Kindergarten Boot Camp

Students get an advance tour of school during Kindergarten Boot Camp.

Many of the young children from the Capehart neighborhood going into kindergarten have not previously had exposure to a structured learning environment outside the home, including daycare or preschool, Myatt said. In prior years, teachers have expressed that a considerable amount of time in the first months of school is spent acclimating these students to a new kind of environment and social routine.

“These youth are already possibly developmentally behind their higher-income peers who have had exposure to a greater range of learning opportunities,” said Myatt. “Then we’re taking several weeks of school to get them ready for school? Let’s do that before they even get there.”

Offered just before the start of the school year, the one-week bootcamp program will help smooth the transition to elementary school in several ways, including teaching them daily structure, self-help skills, and recognizing their written names.

“But we’re also practicing things like lining up and how to give your attention when a teacher asks for it. We do a meal at breakfast so they can try opening things and ask for help when they need it,” Myatt added. With an understanding of these basics, the goal is for students to be able to better focus on learning in the early days of school.

Work-Based Learning Program

While the youngest Boys & Girls Club members are just entering school, the oldest are now in high school and contemplating their next steps. After parents in Capehart expressed the wish for programming to help older youth access their first experiences in the workforce, the Boys and Girls Club developed its very first Work-Based Learning Program. The paid internship program will train five 14- and 15-year-olds as counselors-in-training this summer, with three more in the coming school year.

A counselor-in-training learns CPR as part of their two weeks of training.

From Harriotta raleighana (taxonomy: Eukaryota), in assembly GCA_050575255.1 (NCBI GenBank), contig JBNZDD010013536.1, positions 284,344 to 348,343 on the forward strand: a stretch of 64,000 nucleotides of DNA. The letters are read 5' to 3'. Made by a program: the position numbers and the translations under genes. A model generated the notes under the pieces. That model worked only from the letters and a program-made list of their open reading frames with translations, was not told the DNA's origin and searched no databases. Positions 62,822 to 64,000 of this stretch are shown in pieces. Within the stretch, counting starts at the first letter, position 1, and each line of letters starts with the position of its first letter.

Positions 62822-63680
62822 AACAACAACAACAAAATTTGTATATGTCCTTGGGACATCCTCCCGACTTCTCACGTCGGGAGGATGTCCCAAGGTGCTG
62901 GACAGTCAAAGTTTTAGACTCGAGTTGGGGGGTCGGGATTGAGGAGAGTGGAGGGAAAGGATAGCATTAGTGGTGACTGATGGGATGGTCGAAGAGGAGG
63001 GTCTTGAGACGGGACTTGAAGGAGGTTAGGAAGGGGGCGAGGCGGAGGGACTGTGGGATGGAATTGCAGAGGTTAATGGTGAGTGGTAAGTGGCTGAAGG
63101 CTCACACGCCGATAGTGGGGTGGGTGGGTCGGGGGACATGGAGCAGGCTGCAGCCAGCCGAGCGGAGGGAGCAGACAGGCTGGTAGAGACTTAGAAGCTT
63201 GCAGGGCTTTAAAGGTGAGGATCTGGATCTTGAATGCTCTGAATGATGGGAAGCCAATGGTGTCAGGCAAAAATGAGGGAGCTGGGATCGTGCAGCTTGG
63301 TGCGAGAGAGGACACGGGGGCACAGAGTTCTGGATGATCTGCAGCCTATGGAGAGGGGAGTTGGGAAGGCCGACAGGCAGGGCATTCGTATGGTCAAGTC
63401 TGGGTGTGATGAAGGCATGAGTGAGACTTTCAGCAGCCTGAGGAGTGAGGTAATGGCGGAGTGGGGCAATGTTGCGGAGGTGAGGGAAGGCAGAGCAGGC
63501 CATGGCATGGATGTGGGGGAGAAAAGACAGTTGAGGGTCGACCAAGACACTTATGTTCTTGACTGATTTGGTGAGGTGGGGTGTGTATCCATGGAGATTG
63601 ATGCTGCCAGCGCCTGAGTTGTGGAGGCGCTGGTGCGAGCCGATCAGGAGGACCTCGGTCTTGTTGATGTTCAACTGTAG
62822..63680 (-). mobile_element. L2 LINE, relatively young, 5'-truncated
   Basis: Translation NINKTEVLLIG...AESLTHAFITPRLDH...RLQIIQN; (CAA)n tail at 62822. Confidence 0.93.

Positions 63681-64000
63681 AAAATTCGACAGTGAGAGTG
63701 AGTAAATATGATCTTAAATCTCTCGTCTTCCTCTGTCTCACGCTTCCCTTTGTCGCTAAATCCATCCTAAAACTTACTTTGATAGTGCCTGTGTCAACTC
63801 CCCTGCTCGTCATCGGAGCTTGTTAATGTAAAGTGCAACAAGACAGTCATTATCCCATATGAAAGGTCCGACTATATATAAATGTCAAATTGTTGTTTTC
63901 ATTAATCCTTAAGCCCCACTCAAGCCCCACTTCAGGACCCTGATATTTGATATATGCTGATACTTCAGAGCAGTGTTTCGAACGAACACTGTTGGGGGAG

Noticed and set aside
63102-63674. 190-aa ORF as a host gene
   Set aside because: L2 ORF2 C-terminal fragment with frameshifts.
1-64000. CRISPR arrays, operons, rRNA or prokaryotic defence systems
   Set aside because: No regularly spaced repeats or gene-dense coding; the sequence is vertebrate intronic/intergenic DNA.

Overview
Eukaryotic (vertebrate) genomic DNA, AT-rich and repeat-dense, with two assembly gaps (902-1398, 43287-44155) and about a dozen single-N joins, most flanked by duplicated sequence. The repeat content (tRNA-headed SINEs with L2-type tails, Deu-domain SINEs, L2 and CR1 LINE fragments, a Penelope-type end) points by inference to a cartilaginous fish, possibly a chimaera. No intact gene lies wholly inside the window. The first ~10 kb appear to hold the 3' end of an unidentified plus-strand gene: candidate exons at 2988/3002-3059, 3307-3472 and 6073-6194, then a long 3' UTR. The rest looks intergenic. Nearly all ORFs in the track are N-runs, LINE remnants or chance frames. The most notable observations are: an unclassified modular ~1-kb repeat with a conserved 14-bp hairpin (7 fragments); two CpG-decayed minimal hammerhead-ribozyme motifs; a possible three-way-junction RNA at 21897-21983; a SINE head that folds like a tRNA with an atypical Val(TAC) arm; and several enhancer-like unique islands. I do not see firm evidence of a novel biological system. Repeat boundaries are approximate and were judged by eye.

“We’re basically teaching them how to be employees, but we’re also teaching them how to work with kids,” Myatt said. “In my opinion they’re going to be the best youth workers in the state.” Over two weeks of training, they learned about youth worker rights, sexual harassment, and youth development. Now they work 33 hours a week alongside professional counselors, and receive extra coaching and feedback as they make progress on individualized training plans.

“We might lose youth in this neighborhood if we don’t engage them in the next thing (in their lives), which is employment. And why would we not want to provide that experience in a setting they’re already familiar with?” said Myatt. “They’re not just getting a paycheck, they’re getting coaching. If they had just gone off and found a job on their own, it would have been a very different experience for them.”

‘We will pretty much do whatever it takes to help them succeed’

Though glad to be back to normal, and offering the full range of engaging opportunities, Myatt said there was a benefit to the pandemic pivots.

“It’s almost like we’re able to shine again,” she said. “The kids understand that we were doing our best during the pandemic. It reinforced that we’re really here for them – and that we will pretty much do whatever it takes to help them succeed.”